The Importance of Bicycle Lighting

Bicycle Assisted SuicideIt’s The Crank again, and today I’m going to talk about bicycle lighting or the lack of it, and the various ways I find it annoying.

When I ride at night or in low-light situations, I like to have at least a rear light to make me more visible to motorists. A front light is also nice, both to be visible to cars and to see potential potholes or other obstructions that could put me in the hospital. I prefer lights that are rechargeable and cheap, so that I can just leave them on the bike and not have to remember to bring them with me or worry about having them stolen.

My favorite lights were the old “vista” lights. These were large, clunky blinking lights that cost about $10-15, used two AA batteries and were compatible with the standard reflector brackets and mounts found on most bikes. In the USA, bicycle manufacturers are required to sell bikes with front and back reflectors and, over the years have settled on a standard reflector mount that features a screw hole and adjacent pin hole. The screw to secure the reflector is inserted in the screw hole and the pinhole accepts a pin on the reflector that keeps it from spinning around. The vista lights had a pin and screw that lined up with these mounts, which made their installation on a bike quick and easy. Their cheapness and the fact that they had to be screwed into place made them more difficult and less desirable to steal. I’ve never had one stolen off any of my bikes and I have at least two that are over fifteen years old. Most back racks also came with this standard reflector mount so putting lights on them was easy.


In the last decade, all standardization has disappeared in the bike industry and bike lights and reflectors are not immune from this. It is now very difficult to buy a screw-on bike light that fits a standard reflector mount. Light manufacturers have decided to use their own latex rubber mounts, which are easy to steal and break quickly. I’ve yet to own one that’s lasted more than one year. For nicer lights they use higher-end, non-standardized brackets that mount on handbars or seat-posts. These invariably break or get lost before the light dies, or, because you have to remove the light wherever you go, the light gets lost or stolen and you’re left with a useless bracket. Also, many back racks now lack reflector mounts. So, if you can still find a vista light, there’s no way to mount it without making a bracket from scratch.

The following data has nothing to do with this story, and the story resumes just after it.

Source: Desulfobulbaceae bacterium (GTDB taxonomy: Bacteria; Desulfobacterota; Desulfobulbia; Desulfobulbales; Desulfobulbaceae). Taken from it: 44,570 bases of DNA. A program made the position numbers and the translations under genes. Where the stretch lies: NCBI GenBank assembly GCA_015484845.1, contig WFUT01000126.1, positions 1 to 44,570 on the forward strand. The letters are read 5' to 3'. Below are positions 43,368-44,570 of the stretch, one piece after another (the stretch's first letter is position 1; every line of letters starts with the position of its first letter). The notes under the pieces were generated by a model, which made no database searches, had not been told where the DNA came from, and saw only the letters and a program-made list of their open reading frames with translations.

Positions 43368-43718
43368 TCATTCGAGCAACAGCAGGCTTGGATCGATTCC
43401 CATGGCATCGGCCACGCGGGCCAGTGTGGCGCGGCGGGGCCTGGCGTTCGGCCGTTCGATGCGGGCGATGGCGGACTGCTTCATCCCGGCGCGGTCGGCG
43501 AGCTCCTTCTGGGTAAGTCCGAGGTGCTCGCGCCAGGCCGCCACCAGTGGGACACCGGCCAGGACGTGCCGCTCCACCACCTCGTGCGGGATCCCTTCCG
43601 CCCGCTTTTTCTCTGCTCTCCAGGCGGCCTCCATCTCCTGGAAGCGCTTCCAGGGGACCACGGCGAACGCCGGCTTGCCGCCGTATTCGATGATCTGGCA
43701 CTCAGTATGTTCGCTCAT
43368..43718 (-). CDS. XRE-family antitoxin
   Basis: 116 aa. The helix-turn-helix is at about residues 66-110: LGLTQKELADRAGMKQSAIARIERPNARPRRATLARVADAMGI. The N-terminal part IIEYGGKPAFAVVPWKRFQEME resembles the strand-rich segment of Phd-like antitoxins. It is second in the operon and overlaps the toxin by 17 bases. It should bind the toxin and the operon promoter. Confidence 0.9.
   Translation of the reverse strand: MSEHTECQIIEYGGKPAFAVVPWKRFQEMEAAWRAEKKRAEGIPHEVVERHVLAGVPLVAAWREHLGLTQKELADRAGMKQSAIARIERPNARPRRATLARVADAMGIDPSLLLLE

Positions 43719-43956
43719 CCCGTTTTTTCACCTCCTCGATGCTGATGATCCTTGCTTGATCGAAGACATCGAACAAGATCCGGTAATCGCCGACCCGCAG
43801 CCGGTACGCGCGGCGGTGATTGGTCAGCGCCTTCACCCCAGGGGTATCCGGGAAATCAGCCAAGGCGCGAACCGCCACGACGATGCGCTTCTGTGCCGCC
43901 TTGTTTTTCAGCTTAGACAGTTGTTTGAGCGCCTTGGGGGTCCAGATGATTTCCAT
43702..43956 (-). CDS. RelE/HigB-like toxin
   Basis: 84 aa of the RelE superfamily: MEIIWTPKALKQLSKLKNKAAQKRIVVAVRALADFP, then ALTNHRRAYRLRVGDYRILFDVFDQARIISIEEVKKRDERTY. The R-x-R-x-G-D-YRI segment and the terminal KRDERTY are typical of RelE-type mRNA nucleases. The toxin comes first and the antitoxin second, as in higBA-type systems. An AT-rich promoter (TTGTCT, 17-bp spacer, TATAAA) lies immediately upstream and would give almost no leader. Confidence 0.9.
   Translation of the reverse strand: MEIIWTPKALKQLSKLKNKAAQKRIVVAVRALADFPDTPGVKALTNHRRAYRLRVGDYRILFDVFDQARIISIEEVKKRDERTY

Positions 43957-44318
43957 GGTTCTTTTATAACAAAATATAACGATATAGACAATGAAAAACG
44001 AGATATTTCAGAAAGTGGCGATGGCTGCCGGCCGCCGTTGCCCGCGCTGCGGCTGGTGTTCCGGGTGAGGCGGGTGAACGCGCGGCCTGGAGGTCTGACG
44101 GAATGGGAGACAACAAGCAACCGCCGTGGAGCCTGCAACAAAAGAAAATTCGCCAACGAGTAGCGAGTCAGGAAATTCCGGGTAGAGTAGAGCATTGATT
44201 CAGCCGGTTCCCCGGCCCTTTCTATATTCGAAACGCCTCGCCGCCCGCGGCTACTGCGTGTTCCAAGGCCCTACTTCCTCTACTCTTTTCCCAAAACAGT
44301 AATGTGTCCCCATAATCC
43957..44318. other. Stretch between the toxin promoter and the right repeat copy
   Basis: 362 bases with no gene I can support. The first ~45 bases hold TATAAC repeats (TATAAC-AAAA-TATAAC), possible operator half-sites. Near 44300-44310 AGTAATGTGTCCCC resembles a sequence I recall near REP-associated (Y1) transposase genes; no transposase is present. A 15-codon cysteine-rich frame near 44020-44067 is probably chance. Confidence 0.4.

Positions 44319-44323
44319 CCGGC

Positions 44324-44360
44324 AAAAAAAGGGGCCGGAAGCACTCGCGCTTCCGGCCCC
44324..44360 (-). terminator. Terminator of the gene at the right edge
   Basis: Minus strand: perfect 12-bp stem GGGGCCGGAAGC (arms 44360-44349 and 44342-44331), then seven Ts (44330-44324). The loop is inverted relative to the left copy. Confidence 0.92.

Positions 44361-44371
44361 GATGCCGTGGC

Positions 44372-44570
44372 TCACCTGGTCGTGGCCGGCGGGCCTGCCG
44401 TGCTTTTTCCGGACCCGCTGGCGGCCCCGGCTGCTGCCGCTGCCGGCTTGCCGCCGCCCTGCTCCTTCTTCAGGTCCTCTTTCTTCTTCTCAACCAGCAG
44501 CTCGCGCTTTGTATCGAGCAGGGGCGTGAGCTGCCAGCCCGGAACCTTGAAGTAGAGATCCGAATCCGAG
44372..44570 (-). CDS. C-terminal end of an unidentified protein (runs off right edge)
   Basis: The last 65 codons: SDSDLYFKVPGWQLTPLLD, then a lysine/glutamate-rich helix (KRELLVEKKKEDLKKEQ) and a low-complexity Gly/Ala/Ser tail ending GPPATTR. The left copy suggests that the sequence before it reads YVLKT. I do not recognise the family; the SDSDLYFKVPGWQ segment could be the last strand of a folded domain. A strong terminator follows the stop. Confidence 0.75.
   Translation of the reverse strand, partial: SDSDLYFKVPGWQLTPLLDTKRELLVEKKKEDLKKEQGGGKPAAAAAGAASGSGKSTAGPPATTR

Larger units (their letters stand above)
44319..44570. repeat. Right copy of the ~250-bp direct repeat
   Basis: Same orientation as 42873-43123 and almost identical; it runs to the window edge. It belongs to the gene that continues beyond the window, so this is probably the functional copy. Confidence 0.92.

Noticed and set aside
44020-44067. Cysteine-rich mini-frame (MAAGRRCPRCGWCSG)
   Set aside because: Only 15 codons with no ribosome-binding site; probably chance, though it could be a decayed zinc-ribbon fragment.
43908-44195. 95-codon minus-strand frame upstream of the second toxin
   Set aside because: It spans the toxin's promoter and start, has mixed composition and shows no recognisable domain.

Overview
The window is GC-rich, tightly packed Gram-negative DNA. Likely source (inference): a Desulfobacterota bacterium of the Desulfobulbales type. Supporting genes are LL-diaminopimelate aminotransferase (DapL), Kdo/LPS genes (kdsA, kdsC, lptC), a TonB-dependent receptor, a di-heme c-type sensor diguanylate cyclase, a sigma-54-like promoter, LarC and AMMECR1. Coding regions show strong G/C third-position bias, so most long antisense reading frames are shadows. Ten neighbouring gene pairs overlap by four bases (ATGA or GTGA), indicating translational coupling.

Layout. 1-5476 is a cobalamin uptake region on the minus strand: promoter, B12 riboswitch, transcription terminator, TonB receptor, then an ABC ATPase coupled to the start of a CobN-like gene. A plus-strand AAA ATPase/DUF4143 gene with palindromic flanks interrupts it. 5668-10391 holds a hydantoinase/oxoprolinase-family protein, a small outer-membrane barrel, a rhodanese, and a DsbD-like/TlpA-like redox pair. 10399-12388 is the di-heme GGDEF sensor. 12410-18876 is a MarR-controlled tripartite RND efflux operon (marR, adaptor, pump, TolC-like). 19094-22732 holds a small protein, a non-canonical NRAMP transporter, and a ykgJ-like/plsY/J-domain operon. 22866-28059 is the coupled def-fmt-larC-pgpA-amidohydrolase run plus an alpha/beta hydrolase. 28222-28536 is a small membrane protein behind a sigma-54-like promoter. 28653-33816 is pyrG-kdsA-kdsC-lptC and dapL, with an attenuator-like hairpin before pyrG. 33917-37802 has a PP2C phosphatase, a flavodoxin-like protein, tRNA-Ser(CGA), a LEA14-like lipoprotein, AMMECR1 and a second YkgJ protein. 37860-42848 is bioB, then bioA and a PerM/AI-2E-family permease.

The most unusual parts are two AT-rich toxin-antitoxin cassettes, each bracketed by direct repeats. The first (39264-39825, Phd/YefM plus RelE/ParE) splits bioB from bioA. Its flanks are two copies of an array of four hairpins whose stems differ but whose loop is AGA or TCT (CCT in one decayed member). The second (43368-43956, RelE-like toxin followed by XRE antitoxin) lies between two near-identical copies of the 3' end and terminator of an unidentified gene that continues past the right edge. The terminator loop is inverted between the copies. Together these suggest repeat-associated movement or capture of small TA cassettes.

My wife’s bike had a back rack with a flimsy reflector mount that eventually broke off. Because it was pop-riveted in place I had to fashion a new mount from a galvanized steel L-bracket, drilling new holes into it and the rack so I could securely mount a back light. It took me almost an hour and was super annoying. See photos below.

Like many back racks, this one lacked a universal reflector mount so I had to make one from a metal L-bracket

Like many back racks, this one lacked a universal reflector mount so I had to make one from a metal L-bracket.


A better view of the bracket screwed into place and light screwed onto it.

A better view of the bracket screwed into place and light screwed onto it.

As a bicycle advocate who is often out at night, counting bikes or noticing other cyclists, I see a ton of people biking around with no lights, often on dangerous, high-speed streets like University Avenue. This and my recent experience trying to mount a light on my wife’s bike got me thinking about bike lighting more broadly.

Why have lights on bicycles at all?

There’s a surprising amount conflict among bicycle advocates on whether good bicycle lighting can significantly reduce the risk of injury or death at night. Reading one European study and various websites, a major reason for the disagreement is there’s a lack of data about bicycle-miles-traveled or even the number of bicycle trips at night or dusk, versus daytime trips. Only by cross-checking this data with bike crash data, can researchers see how many accidents are occurring per-ride at different times of day. A few countries, like the Netherlands (and cities) collect this data and there seems to be decent statistical evidence in these places that accidents per-trip or per-mile-biked are significantly higher at night. Dutch and Canadian data say that about a third of both bike crashes with motor vehicles and cyclist deaths occur at night or under artificial lighting. This is occurring despite the fact that far fewer people ride at night. Yet, some researchers will say there’s not enough data on how many crashes or what percentage of nighttime or twilight crashes were caused by a bicycle’s lack of decent lighting versus other factors like increased nighttime alcohol consumption by cyclists or motorists or additional nighttime visibility issues.